Quoting Scripture again: Acts 1:20 NASB "For it is written in the book of Psalms, 'LET HIS HOMESTEAD BE MADE DESOLATE, AND LET NO ONE DWELL IN IT'; and, 'LET ANOTHER MAN TAKE HIS OFFICE.'" What we have to realize here is Peter is building a biblical rationale for choosing a replacement for Judas. He starts off by talking about the fact that Judas's betrayal is based on biblical prophecy, then he goes to other biblical prophecy to talk about Judas and the need to replace him, quoting from Psalm 69:25; 109:8. One the basis of the last line of Psalm 109:8, "Let another take his office," he is arguing that it is important to replace Judas with another disciple. Part of the reason for this is that twelve is a very important number in Israel. To have only eleven you would have an incomplete group or number. Peter goes to a number of passages in order to justify making the choice that they are going to make. So if we are going to evaluate his decision we need to at least understand his decision making before we jump to any conclusions as to whether it is right or wrong.

It is important to ask the question related to the Old Testament and the New Testament: how do the apostles use and quote the Old Testament? Many times when we go back and look at the original quote in the Old Testament we say, well that's not what the writer was talking about. How did Peter get this out of, for example, Psalm 41? If we look at Psalm 41:9 it is not a prophecy. David isn't talking about Judas at all; he is talking about his friend Ahithophel who has betrayed him. So how can Peter say that David is talking about Judas? When Dr Robert Thomas came to the pastor's conference several years ago he talked about the fact that the apostles in the New Testament often quote from the Old Testament in ways that go beyond the literal understanding/meaning of the Old Testament passage and its context. In his language he calls that an "inspired, plenary usage of the passage," and the writers of the New Testament can do this because they are writing or speaking under inspiration of Scripture. We can't do that—go back and add to or re-apply new information to an Old Testament passage—because we are not doing it under the ministry of God the Holy Spirit. The New Testament writers, the apostles, could do that.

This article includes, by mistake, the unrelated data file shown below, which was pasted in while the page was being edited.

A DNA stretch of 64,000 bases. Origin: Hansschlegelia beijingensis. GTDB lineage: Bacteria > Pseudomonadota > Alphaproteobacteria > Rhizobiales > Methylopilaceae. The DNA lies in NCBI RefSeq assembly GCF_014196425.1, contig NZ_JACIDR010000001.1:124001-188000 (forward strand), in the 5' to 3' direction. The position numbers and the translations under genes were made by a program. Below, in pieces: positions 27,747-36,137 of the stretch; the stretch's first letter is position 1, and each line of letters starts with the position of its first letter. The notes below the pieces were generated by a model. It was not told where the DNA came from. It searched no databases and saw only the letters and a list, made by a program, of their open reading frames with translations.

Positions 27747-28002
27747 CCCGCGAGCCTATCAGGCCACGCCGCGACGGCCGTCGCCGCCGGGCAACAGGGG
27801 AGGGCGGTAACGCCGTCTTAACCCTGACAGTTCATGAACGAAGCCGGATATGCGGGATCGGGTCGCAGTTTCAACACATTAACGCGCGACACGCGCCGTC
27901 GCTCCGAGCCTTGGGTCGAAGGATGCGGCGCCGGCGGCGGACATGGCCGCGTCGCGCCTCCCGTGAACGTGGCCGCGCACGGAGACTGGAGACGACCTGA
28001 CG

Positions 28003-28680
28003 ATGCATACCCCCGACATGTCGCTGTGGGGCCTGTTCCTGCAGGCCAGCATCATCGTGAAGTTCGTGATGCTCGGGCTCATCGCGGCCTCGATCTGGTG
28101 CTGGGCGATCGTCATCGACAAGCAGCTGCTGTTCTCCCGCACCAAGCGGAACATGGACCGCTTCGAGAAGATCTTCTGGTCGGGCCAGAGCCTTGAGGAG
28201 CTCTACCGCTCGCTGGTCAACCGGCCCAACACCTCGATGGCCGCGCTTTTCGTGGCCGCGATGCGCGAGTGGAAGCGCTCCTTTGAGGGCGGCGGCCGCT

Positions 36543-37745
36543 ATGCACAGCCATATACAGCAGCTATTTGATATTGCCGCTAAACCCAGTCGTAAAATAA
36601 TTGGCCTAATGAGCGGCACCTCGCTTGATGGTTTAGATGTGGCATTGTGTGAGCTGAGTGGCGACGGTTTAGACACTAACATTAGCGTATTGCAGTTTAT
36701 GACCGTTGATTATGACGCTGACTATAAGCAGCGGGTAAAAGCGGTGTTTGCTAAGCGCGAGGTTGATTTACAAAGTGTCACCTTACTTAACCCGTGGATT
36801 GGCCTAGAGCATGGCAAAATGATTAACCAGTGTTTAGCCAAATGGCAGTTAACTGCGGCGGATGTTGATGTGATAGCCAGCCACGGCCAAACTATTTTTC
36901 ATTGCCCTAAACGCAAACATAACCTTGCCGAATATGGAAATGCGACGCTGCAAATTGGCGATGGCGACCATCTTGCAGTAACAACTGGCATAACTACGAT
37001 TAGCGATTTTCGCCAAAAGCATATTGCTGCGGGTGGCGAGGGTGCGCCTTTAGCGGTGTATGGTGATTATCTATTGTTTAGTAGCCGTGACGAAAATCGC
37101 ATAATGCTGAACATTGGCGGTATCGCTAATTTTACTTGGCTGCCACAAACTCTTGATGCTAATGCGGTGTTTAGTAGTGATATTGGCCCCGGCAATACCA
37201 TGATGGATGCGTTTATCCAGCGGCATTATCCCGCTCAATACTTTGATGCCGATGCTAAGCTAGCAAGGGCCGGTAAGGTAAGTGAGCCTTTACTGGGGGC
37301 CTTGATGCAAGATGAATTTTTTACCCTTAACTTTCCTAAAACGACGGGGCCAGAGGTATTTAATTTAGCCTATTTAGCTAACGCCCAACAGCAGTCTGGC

Dr Fruchtenbaum and some others have done a better job of breaking down the usage of the Old Testament. He had two categories. One of his categories is subdivided into three categories by those who have studied this in the context of how Jewish rabbis at the time were quoting the Old Testament.